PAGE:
Drilling fluids of the present invention prepared with such ester blends provide an invert emulsion drilling fluid having significant benefits in terms of environmental acceptance or regulatory compliance while also improving oil mud rheology and overall oil mud performance. The esters in the blend may be any quantity, but preferably should comprise at least about 10 weight percent to about 99 weight percent of the blend and the olefins should preferably comprise about 1 weight percent to about 99 weight percent of the blend. The esters of the blend are preferably comprised of fatty acids and alcohols and most preferably about C6 to about C14 fatty acids and 2-ethyl hexanol. Esters made other ways than with fatty acids and alcohols, such as for example, esters made from olefins combined with either fatty acids or alcohols, are also believed effective.
Further, the invert emulsion drilling fluid has added to or mixed with it other fluids or materials needed to comprise a complete drilling fluid. Such materials may include thinners or rheology control additives for example. However, preferably no organophilic clays are added to the drilling fluid for use in the invention. Characterization of the drilling fluid herein as “clayless” shall be understood to mean lacking organophilic clays. Although omission of organophilic clays is a radical departure from traditional teachings respecting preparation of drilling fluids, this omission of organophilic clays in the present invention allows the drilling fluid to have greater tolerance to drill solids (i.e., the properties of the fluid are not readily altered by the drill solids or cuttings) and is believed (without desiring to be limited by theory) to contribute to the fluid's superior properties in use as a drilling fluid.
BRIEF DESCRIPTION OF THE DRAWINGS
FIGS. 1( a), 1(b) and 1(c) provide three graphs showing field data comparing mud losses incurred during drilling, running casing and cementing with a prior art isomerized olefin fluid and with a fluid of the present invention. FIG. 1( a) shows the total downhole losses; FIG. 1( b) shows the barrels lost per barrel of hole drilled; and FIG. 1( c) shows the barrels lost per foot.
FIG. 2 is a graph comparing mud loss incurred running casing and cementing in seven boreholes at various depths, where the mud used in the first three holes was a prior art isomerized olefin fluid and the mud used in the last four holes was a fluid of the present invention.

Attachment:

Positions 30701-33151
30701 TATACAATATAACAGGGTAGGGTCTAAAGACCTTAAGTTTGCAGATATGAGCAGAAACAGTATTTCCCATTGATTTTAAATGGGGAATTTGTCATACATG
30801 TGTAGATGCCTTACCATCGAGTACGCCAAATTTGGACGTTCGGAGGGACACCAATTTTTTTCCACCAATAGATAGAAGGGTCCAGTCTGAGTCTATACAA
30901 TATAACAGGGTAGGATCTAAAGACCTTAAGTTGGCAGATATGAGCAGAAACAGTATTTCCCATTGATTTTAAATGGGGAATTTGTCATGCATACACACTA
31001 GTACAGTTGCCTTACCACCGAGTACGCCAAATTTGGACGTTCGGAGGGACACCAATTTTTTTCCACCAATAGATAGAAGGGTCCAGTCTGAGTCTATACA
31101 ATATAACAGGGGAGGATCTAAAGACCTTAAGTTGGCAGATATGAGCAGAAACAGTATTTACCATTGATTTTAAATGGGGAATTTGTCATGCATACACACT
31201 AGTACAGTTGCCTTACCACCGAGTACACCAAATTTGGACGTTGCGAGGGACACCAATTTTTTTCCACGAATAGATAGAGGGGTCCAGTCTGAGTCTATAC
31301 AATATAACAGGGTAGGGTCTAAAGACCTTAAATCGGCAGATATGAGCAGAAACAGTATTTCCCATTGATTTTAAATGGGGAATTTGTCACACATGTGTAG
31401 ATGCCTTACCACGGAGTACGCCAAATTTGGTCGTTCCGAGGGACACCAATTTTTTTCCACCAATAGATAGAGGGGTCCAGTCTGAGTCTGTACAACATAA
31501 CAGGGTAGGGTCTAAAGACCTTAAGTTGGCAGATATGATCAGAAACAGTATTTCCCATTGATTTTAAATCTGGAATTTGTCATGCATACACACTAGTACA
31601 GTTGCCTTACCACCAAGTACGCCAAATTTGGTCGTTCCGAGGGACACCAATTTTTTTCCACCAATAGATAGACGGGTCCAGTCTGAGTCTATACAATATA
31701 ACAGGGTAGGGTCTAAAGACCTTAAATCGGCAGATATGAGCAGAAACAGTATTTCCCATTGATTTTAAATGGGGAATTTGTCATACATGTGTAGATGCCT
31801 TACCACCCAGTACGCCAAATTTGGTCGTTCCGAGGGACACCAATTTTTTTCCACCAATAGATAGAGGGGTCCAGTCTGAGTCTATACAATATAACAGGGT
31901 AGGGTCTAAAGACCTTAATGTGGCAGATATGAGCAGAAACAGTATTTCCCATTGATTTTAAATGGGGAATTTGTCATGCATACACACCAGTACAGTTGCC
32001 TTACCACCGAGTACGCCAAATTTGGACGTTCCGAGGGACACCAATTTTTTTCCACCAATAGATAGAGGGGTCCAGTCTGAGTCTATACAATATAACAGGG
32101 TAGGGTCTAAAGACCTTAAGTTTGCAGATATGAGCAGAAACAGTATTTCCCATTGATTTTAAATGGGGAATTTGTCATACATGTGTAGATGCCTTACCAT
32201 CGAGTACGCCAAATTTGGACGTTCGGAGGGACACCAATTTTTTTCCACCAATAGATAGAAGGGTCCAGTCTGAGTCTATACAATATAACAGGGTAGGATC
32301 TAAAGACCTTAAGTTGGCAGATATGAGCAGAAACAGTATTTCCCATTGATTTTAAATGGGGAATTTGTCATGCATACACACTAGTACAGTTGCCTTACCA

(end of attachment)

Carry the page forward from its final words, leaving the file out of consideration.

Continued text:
FIG. 3 is a graph indicating gel formation in fluids of the present invention and their response when disrupted compared to some prior art isomerized olefin fluids.
FIG. 4 is a graph comparing the relaxation rates of various prior art drilling fluids and fluids of the present invention.
FIG. 5( a) is a graph comparing the differences in well surface density and the equivalent circulating density for a prior art isomerized olefin fluid and for the fluid of the invention in two comparable wells. FIG. 5( b) shows the rate of penetration in the wells at the time the density measurements for FIG. 5( a) were being taken.
FIG. 6 is a graph comparing the differences in well surface density and the equivalent circulating density for a fluid of the invention with a flowrate of 704 to 811 gallons per minute in a 12¼ inch borehole drilled from 9,192 ft to 13,510 ft in deep water and including rate of penetration.
FIG. 7 is a graph comparing the differences in well surface density and the equivalent circulating density for a fluid of the invention with a flowrate of 158 to 174 gallons per minute in a 6½ inch borehole drilled from 12,306 ft to 13,992 ft and including rate of penetration.
FIG. 8 is a graph comparing the differences in well surface density and the equivalent circulating density for a fluid of the invention at varying drilling rates from 4,672 ft to 12,250 ft, and a flowrate of 522 to 586 gallons per minute in a 9⅞″ borehole.
FIG. 9( a) is a bar graph comparing the yield point of two densities of a fluid of the invention at standard testing temperatures of 40 and 120 degrees Fahrenheit. FIGS. 9( b) and (c) are graphs of the Fann instrument dial readings for these same two densities of a fluid of the invention over a range of shear rates at standard testing temperatures of 40 and 120 degrees Fahrenheit.
FIG. 10 is a graph comparing the viscosity of various known invert emulsion bases for drilling fluids with the invert emulsion base for a drilling fluid of the present invention.
DETAILED DESCRIPTION OF PREFERRED EMBODIMENTS
The present invention has been tested in the field and the field data demonstrates the advantageous performance of the fluid composition of the invention and the method of using it. As illustrated in FIGS. 1( a), (b), (c), and 2, the present invention provides an invert emulsion drilling fluid that may be used in drilling boreholes or wellbores in subterranean formations, and in other drilling operations in such formations (such as in casing and cementing wells), without significant loss of drilling fluid when compared to drilling operations with prior art fluids.
FIGS. 1( a), (b), and (c) show three graphs comparing the actual fluid loss experienced in drilling 10 wells in the same subterranean formation. In nine of the wells, an isomerized olefin based fluid (in this case, tradename PETROFREE® SF available from Halliburton Energy Services, Inc. in Houston, Tex.), viewed as an industry “standard” for full compliance with current environmental regulations, was used. In one well, an ACCOLADE™ system, a fluid having the features or characteristics of the invention and commercially available from Halliburton Energy Services, Inc. in Houston, Tex. (and also fully complying with current environmental regulations) was used. The hole drilled with an ACCOLADE™ system was 12.25 inches in diameter. The holes drilled with the “standard” PETROFREE® SF fluid were about 12 inches in diameter with the exception of two sidetrack holes that were about 8.5 inches in diameter. FIG. 1( a) shows the total number of barrels of fluid lost in drilling, running, casing and cementing the holes. FIG. 1( b) shows the total number of barrels of fluid lost per barrel of hole drilled. FIG. 1( c) shows the total number of barrels of fluid lost per foot of well drilled, cased or cemented. For each of these wells graphed in these FIGS. 1 (a), (b) and (c), the drilling fluid (or mud) lost when using a fluid of the invention was remarkably lower than when using the prior art fluid.